In a preferred design of the trolley according to the invention the hinges in the frame parts are situated at such a distance from the axle(s) of the rear wheels that, when it is in a folded position, the front wheels or the front wheel as the case may be are situated behind the rear wheels and under the drive-on part. In this way a very compact, handy product is obtained, whereby the wheels are situated between the supporting parts.
In another preferred design according to the invention the trolley has three wheels, two rear co-axial wheels, each hung with its own axle in a fork, and one central front wheel, also hung with an axle in a fork, and is characterized in that the hinges in the frame part are located at such a distance from the axles of the rear wheels that in a folded-up position the front wheel is situated approximately between the two rear wheels, and in that the drive-on part is equipped with a groove which runs from the front edge thereof towards the rear end, which can allow the front wheel with the fork to pass through.
This trolley can be folded up: in doing so the rearmost frame part hinges both around the axles of the two rear wheels and around the hinge which is present approximately half way along in the frame parts. In doing so the front wheel is brought backwards, whereby it is moved together with the fork through the groove in the drive-on part until it is located between the two rear wheels. In this manner too a compact and handy product is obtained.
If the trolley is used for supporting wheels with gutter-shaped rims it is advantageous, according to a further design of the trolley according to the invention, if the supporting surface of the frontmost supporting part is equipped in the middle of its upper side with a raised part. If such a wheel has been driven onto the trolley movement thereof in a sideways direction is then prevented, as a result of the fact that the raised part which is situated in the gutter-shaped rim holds the wheel in place.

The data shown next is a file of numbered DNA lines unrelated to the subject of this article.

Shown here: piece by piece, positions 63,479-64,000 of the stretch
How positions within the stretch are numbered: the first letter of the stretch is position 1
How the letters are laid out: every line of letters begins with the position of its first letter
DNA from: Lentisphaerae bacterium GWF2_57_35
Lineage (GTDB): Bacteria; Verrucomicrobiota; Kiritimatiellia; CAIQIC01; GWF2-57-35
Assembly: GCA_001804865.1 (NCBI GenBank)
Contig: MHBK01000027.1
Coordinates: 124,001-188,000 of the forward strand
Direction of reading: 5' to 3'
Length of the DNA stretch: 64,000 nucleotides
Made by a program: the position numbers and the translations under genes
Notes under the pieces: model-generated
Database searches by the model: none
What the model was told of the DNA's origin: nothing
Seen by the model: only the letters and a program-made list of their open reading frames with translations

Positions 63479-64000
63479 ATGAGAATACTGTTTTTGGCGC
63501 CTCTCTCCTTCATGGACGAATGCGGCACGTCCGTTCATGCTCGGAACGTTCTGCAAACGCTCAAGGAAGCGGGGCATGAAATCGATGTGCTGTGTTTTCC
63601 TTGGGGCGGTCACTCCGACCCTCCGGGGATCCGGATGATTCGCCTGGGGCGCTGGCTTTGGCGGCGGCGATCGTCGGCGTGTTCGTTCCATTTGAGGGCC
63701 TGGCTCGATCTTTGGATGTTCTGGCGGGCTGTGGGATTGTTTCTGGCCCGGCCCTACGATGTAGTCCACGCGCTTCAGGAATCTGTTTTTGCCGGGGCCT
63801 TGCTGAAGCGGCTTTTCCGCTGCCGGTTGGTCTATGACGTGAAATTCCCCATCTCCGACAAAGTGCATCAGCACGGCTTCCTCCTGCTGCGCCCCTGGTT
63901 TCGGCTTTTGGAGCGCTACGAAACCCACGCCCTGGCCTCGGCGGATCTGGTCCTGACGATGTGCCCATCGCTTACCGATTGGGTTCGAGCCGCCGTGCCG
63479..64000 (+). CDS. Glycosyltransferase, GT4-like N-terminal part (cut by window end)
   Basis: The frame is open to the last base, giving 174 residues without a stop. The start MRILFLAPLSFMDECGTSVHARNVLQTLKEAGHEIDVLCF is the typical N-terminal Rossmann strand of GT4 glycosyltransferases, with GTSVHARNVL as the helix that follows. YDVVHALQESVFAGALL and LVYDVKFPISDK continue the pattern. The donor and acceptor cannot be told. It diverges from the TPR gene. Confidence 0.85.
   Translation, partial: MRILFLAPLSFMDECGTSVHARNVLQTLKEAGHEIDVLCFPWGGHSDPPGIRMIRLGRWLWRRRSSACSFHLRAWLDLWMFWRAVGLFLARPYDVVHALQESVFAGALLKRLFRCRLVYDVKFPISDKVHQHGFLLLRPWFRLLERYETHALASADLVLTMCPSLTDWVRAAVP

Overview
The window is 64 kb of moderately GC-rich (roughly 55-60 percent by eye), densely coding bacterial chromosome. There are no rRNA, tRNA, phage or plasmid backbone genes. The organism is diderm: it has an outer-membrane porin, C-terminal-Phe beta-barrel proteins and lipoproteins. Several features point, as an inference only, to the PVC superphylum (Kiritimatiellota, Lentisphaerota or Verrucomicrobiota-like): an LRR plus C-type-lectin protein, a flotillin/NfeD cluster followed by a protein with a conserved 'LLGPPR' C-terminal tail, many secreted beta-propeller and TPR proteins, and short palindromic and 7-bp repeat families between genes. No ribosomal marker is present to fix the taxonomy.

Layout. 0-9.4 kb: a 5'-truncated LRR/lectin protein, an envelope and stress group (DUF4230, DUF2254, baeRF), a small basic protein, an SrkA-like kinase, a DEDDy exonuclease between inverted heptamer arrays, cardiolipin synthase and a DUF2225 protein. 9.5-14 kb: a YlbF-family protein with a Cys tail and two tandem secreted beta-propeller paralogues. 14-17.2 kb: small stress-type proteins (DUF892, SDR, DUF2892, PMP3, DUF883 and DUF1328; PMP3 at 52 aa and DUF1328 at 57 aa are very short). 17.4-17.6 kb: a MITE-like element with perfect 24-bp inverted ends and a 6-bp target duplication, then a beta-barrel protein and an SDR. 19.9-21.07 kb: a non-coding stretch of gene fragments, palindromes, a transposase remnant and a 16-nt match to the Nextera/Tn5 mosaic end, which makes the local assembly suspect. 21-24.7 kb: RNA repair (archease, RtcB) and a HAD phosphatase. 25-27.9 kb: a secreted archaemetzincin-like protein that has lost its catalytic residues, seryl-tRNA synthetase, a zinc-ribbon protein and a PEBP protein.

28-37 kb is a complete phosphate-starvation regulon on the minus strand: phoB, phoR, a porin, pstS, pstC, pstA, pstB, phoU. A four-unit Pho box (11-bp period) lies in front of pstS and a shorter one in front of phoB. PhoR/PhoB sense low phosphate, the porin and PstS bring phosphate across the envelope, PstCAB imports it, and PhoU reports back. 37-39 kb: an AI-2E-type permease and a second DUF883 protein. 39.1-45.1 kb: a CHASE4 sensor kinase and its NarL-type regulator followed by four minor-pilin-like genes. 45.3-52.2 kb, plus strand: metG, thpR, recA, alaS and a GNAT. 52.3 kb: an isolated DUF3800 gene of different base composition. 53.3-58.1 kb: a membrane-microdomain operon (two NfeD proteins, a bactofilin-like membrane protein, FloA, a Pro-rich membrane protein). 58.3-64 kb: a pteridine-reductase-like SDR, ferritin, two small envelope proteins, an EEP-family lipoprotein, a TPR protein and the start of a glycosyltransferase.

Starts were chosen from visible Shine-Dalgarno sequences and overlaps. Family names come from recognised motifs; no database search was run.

This raised part preferably runs over the entire length of the supporting surface, thus forming a handle which can be used when folding-up the trolley or making it operational again.
If the trolley is used for supporting wheels with flat tires it is advantageous if it is equipped under the frame, approximately in the middle between the supporting parts, with a rod which protrudes in a transverse direction and which joins up the frame parts on the opposite sides. This rod prevents such a wheel which has been driven on from dragging over the ground with its tire, or from coming too close to the ground. This rod must be mounted in such a way that the rim of the wheel which has been driven on does not also rest on it, as the above mentioned advantages of a trolley according to the invention are then lost. The rod also contributes to the stability of the trolley and can serve as a handle for carrying it.
It will be clear that, depending on the application of the trolley, it can be designed in various ways; for example with one rear wheel and two front wheels--i.e. reversed, or with more wheels, if this is desirable in connection with the weight which rests on it, such as in the case of aeroplanes.
By ensuring that the wheels do not protrude outside of the frame, but are mounted within it, the handiness thereof is increased.
The invention will be explained further with the aid of the drawing, which shows designs of a 3-wheeled trolley according to the invention, in which:
FIG. 1 shows the trolley in perspective and in a cut-away view;